At its March Board meeting, the Reserve Bank of Australia made the executive decision to leave the cash rate on hold.
Today's decision marks the seventh consecutive month that the cash rate has been left on hold at 1.5%.
Despite ongoing volatility in both the global and domestic markets, today's decision was largely ‘expected'.
In recent weeks, the RBA governor Philip Lowe has made it clear that further cash rate reductions are now more unlikely than likely.
During his opening address to the House of Representatives Standing Committee on Economics, Mr Lowe said the current monetary policy setting was “appropriate for achieving sustainable growth” in the economy.
And it seems Mr Lowe was 100% correct.
In recent weeks, the domestic economy has turned a corner, with improvements in consumer confidence, business conditions, property prices and Gross Domestic product (GDP).
At the end of last month, data from the Australian Bureau of Statistics found GDP rose 1.1%, smashing economist expectations of a 0.8% rise.
In addition, the latest Westpac Melbourne Institute of Consumer Sentiment Index found that confidence had rebounded 2.3% in February.
While pessimists continue to outnumber optimists, consumer sentiment is once again headed in the right direct, which bodes well for the future.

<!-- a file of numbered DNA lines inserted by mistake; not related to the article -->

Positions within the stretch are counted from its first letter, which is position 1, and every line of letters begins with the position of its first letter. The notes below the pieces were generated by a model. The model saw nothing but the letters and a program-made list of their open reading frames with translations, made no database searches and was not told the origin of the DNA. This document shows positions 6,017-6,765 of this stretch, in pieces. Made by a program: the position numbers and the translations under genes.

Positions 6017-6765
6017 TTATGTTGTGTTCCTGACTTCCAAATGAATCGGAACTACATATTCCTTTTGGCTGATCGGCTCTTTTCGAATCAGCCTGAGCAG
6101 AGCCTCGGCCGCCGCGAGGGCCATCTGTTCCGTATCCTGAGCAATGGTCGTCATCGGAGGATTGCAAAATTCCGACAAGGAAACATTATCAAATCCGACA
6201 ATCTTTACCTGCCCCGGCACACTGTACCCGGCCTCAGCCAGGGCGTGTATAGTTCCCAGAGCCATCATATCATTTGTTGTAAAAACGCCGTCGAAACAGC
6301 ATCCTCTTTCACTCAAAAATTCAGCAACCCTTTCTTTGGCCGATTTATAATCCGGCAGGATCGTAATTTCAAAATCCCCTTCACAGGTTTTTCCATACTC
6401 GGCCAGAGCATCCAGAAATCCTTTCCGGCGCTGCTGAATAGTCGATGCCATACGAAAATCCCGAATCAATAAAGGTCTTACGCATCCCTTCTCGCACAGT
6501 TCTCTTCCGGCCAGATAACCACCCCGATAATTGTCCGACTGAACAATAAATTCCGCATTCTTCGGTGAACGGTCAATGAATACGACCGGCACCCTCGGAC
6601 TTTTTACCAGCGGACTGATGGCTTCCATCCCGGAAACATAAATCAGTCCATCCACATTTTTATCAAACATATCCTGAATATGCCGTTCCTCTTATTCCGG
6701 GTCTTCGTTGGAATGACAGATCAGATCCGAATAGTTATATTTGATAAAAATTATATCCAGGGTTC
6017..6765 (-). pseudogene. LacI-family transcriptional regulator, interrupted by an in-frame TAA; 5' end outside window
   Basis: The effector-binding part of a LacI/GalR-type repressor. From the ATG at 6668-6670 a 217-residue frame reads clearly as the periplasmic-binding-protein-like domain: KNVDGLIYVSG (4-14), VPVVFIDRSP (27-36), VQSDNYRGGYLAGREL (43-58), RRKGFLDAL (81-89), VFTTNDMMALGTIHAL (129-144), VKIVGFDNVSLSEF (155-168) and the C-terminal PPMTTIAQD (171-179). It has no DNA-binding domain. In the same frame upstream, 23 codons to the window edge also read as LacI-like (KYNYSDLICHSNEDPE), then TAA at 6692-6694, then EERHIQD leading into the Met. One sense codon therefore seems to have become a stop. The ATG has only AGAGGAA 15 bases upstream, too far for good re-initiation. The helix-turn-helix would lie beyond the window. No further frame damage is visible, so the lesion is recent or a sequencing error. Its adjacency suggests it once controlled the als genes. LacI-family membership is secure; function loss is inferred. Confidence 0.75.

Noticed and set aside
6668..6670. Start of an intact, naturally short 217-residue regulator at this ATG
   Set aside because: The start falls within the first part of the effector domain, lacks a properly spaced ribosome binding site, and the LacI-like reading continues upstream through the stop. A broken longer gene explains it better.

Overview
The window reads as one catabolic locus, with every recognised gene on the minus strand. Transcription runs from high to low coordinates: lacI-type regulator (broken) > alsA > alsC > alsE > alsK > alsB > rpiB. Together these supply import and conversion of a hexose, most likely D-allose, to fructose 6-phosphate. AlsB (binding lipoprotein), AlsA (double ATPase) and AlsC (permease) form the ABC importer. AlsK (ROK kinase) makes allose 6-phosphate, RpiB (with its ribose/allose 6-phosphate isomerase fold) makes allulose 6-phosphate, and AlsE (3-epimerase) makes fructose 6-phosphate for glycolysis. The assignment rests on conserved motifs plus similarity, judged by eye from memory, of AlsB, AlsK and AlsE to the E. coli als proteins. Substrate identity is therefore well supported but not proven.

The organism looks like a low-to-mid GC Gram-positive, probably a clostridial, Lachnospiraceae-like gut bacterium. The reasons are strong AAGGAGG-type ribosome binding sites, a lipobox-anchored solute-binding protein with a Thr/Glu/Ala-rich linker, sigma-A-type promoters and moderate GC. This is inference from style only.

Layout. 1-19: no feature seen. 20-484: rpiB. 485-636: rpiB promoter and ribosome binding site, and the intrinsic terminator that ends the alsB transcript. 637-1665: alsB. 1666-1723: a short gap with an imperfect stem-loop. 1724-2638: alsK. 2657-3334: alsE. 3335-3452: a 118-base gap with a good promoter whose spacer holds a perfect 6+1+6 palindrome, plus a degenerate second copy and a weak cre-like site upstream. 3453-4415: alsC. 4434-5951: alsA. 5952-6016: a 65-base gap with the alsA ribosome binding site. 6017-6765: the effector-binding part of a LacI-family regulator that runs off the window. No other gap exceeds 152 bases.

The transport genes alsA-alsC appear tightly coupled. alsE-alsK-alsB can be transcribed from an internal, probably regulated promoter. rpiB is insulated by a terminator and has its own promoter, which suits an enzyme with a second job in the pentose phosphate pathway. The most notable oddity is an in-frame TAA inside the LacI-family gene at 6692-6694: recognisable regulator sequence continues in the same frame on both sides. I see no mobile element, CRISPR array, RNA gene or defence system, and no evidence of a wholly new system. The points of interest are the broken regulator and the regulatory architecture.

Furthermore, data from CoreLogic found property values climbed 1.4% across the combined capital cities throughout February, with Sydney the standout performer once again.
Given that the economy is now tracking along quite nicely, there was no immediate reason for the Reserve Bank to change their current stance on monetary policy.
Of course, while the cash rate has been stable for seven months, lender interest rates have been anything but stationary.
Over the last few weeks, many of Australia's lenders have tightened the reigns on investment lending. Some have tweaked their policy, while others have lifted the interest rates charged on their suite of investment products by as much as 25 basis points.
Looking ahead, we would expect to see further out of cycle rate hikes by Australia's lenders. As such, borrowers are encouraged to speak to their mortgage broker and make sure they are still in the right product for their needs.
If you haven't reviewed your home loan in 12 months or more, now is the time to act.
Alternatively, if you aren't in the property market but have been thinking about buying in the not-too-distant future, now is the ideal time to investigate your financing options.
Mortgage Choice CEO talks RBA decision
Mortgage Choice CEO John Flavell offers insights into the RBA's decision to hold the cash rate - including what this means for borrowers, why home owners might want to think about fixing, and what this decision means for the broader economy.Watch the video below.